Tuesday, May 25, 2010

So, we can't even take Citizenship-by-Birth for granted now?

NPR reports on legislation being introduced in Congress and in Texas and Oklahoma which would deny birth certificates to children born to illegal immigrants. The people working behind these anti-birthright bills include Oklahoma state representative Randy Terrill and Texas state rep Leo Burman. In one of the most grandiose failures of common sense I've read in recent memory, Randy Terrill says the following:

Currently, if you have a child born to two alien parents, that person is believed to be a U.S. citizen...When taken to its logical extreme, that would produce the absurd result that children of invading armies would be considered citizens of the U.S.

When taken to its logical extreme, there are little things that make any sense, but even then his scenario is still absurb. But ridiculous hyperbole aside, these arguments don't really seem to be getting anywhere. Thankfully, Congress does appear to have something vaguely resembling standards, and the part of the Constitution defining anyone born in the United States as a U.S. citizen seems definite enough for their liking.

My major problem with all this is the deep xenophobia that it denotes in some of the people holding positions of power in this country. Granted, *all* arguments against open immigration denote either a deep understanding of way personal freedom works or some belief in a "we" and a "them", "they" not being privileged enough to live here on account of the particular landmass they happened to be born on. But to rights to children BORN in the country, even if they happen to be children of those the government deems "illegal" - that's an extreme I hadn't heard of before.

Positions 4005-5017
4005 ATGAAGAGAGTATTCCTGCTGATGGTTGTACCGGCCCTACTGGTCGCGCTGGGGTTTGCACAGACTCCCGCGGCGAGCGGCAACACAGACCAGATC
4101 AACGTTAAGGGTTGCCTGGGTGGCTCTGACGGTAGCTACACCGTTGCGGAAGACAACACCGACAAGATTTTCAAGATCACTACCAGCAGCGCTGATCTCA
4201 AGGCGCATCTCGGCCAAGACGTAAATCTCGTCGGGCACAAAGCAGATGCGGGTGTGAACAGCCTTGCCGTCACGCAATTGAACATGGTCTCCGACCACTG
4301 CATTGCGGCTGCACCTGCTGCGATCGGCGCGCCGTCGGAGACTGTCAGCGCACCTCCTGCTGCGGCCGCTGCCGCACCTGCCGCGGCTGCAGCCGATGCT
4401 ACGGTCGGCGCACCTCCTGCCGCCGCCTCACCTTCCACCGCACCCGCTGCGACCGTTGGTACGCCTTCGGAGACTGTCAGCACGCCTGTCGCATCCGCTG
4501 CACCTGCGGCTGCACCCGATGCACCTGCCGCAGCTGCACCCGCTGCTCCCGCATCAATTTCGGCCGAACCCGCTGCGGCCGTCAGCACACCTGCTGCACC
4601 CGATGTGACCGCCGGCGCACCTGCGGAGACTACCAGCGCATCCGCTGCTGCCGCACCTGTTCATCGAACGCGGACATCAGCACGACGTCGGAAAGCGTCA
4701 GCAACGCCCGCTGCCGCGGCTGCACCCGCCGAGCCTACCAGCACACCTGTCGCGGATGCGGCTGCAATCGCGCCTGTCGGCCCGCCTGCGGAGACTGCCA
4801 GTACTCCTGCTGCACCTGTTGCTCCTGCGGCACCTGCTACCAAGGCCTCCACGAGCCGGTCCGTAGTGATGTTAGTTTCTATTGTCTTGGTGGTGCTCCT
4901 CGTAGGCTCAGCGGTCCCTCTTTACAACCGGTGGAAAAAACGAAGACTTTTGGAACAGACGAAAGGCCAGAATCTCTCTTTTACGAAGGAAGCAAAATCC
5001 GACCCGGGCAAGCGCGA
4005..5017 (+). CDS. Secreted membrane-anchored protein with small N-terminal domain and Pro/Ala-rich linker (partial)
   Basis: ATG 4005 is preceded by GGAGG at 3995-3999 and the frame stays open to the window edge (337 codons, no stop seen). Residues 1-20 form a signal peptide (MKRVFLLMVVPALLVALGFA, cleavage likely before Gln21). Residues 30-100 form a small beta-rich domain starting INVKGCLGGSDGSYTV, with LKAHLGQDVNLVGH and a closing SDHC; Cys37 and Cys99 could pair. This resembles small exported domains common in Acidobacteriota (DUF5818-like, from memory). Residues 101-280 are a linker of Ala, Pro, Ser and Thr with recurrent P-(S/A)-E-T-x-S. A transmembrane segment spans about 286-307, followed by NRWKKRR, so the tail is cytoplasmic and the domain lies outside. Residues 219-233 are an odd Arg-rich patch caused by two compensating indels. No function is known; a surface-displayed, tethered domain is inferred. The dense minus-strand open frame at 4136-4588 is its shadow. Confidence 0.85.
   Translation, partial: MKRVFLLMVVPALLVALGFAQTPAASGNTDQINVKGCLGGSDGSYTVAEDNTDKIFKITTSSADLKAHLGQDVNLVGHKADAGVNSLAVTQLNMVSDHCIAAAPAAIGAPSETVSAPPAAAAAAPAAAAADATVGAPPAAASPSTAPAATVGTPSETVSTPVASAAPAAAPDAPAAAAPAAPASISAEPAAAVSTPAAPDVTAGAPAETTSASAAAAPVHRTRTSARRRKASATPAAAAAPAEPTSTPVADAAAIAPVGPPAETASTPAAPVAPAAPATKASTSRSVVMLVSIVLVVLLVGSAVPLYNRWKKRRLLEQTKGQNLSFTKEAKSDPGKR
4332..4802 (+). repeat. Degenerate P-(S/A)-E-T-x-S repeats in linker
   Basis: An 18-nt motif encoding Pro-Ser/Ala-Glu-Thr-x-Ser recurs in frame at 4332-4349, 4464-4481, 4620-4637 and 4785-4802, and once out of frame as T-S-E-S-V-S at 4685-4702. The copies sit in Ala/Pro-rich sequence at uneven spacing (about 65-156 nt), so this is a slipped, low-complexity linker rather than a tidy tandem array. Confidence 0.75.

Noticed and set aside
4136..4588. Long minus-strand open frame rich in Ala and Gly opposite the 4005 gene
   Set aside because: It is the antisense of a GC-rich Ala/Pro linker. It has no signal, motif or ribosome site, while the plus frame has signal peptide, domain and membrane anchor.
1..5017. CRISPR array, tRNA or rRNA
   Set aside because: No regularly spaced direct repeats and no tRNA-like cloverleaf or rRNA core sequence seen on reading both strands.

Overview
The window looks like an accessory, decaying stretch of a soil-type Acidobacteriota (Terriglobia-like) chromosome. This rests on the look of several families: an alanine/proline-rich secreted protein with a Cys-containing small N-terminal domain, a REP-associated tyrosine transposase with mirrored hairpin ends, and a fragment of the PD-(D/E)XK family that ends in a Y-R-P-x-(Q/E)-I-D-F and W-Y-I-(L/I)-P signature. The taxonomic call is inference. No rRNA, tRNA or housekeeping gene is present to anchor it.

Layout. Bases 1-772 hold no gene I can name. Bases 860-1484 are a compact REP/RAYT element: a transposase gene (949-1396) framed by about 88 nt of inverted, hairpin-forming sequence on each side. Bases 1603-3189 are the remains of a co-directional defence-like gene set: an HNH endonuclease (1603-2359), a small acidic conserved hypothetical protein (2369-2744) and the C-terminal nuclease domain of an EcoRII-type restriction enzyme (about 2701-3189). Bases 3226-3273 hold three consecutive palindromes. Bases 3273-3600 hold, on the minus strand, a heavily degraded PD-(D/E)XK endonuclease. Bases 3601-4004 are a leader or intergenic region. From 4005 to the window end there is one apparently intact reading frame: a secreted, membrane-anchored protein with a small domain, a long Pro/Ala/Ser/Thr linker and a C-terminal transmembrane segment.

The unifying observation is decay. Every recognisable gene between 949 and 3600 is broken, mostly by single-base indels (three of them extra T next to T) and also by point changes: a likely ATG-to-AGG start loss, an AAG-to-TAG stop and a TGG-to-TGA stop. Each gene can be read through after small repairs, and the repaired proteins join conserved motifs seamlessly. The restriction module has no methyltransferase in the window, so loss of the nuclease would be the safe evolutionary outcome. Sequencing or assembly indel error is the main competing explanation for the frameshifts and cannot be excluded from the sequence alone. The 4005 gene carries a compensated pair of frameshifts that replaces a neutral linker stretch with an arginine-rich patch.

Politicians never cease to surprise me. And never in a good way.


  1. Children of invading armies? Is that really an issue? We've been invaded, what, never?

  2. That isn't even the worst part. These are usually the same people who would prefer those illegal immigrants be kicked out of the hospital and have to give birth in the street.

  3. Seriously, immigration is probably an issue that concerns me not at all. I get the reactionary "They took R Jerbs" attitude there isn't any solid evidence that illeagles are actually increasing unemployment among citizens. At any rate I don't support this idea but I wouldn't be so sure that the constitution forbids it. I believe the clause gauranteeing birthright citizenship says something to the effect of under the jurisdiction of the United States. A case could be made that niether illegal immigrants nor invading armies are under US jurisdiction, although legal aliens and visitors certainly would be. I am not syaing this will or should happen but it wouldn't surprise me if it did.

  4. True, and the NPR article does give that particular clause as one of the ways that proponents of this legislation are using to argue that its not unconstitutional. But I don't know, I feel that the idea of citizenship by birth is one that's generally accepted by most, at least for now. I feel like its in that family of things that elementary school kids learn about this grand ol' country of ours that makes it so much better than others. It might be possible for something to this effect to become politically viable in the future, but I doubt that it would get anywhere soon. Although maybe I'm just being optimistic X0

  5. So committing the "crime" of being an undocumented immigrant means their children cannot gain citizenship? I'd rather the crimes of politicians and corporate executives force their children to leave the country. This would have prevented the whole "W" fiasco.


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